All we have to keep in mind is that not taking risks with our money leads to yet another risk - that of insufficient funds at retirement.

I'd love to hear more thoughts on the matter.

Best regards,

Dorian

Free Music said...

well these are really good reuslts

Anonymous said...

Thanks for replying to my email.

As I mentioned, I am presently reading "Gone Fishin", and Alex maintains that this portfolio is appropriate for retirees who want to stay ahead of inflation. I am retired and was considering investing my IRA in this portfolio. However, I would be in shock if I lost 30+% of the money that I will have to begin withdrawing in less than a year.

I have lost a considerable percentage of my IRA, but not as much as I would h lost with the "Gone Fishin" portfolio.

I would be happy to listen to your thoughts on the subject of how someone in retirement can survive this bloodbath.

Dorian Wales said...

Hi,

Excellent question since I've already answered it ;>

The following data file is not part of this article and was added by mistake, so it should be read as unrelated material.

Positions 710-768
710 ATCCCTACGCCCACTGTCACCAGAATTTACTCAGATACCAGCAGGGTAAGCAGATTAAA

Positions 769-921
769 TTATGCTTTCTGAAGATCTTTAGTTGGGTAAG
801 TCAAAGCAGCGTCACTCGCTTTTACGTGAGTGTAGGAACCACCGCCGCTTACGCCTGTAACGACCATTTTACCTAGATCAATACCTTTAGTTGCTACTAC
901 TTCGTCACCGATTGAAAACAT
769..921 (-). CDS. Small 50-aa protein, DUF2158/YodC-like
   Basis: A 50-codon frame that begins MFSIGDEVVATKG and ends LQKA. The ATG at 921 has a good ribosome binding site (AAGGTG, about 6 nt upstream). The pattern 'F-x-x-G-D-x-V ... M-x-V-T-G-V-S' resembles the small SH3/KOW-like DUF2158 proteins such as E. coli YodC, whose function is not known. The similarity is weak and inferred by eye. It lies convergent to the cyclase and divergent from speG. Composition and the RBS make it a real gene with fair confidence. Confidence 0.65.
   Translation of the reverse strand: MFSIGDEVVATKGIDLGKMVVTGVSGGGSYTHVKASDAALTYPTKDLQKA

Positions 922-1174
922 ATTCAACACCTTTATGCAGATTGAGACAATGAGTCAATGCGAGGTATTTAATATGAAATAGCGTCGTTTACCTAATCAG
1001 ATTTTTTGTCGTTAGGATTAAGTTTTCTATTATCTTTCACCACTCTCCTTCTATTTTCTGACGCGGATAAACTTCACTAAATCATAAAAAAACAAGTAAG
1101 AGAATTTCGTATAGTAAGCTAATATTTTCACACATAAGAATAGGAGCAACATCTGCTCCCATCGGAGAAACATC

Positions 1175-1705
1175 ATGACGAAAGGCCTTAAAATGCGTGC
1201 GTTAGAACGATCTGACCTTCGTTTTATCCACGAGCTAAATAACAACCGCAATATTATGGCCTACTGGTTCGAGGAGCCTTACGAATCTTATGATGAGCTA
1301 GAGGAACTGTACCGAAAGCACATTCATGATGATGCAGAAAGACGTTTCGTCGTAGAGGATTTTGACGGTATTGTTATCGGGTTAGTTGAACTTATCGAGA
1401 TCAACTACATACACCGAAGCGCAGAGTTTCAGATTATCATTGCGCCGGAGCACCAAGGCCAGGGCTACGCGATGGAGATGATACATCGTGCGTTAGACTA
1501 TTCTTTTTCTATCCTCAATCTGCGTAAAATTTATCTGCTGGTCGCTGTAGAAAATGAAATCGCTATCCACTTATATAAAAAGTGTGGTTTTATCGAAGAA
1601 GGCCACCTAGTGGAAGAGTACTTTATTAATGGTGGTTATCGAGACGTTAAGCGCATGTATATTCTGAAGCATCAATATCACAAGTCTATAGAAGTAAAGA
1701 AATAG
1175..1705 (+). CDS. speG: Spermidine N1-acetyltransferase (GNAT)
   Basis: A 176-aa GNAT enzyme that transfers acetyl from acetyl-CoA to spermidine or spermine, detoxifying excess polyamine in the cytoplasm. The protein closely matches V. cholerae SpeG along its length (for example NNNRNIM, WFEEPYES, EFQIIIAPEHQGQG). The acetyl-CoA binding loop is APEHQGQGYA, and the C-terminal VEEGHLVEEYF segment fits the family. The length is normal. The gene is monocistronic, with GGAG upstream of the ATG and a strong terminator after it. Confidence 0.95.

At the end of my post I wrote the following:
"As the Socratic Method dictates I'd question two main issues. The first one is the level of risk offered in the portfolio. The author suggests a very detailed portfolio which comfortably enough leaves only with the buy command and yearly maintenance, which is really a breeze. The asset allocation offered is relatively aggressive with 70% stocks in the portfolio. That is very important for long term savers. Arguably, as the term of investment shortens it is important to consider the level of risk taken (read Long Term Investments Are Not Risk Free for more on the subject)."

The Gone Fishin' Portfolio is not suitable, in my eyes to retirees who depend on their savings for monthly sustenance.

One of the biggest risks we face, as long term investors with a considerable saving term ahead of us (at least 10 years) is that of not meeting our retirement goal.

Retirees are more susceptible to specific "time" risks since their term of investment is significantly shorter. I don't recall Alex Green recommended this portfolio to retirees, as a form of beating inflation since there are many safer, easier ways to do that.

This portfolio is aggressive, and Alex Green states so himself. In short, I would't recommend this portfolio to a person who can't afford the risk inherent to it.

A possible form of investment, for spicing up the portfolio, would be investing 10% of a bigger portfolio in the gone fishin' portfolio, again just for the spice it ads.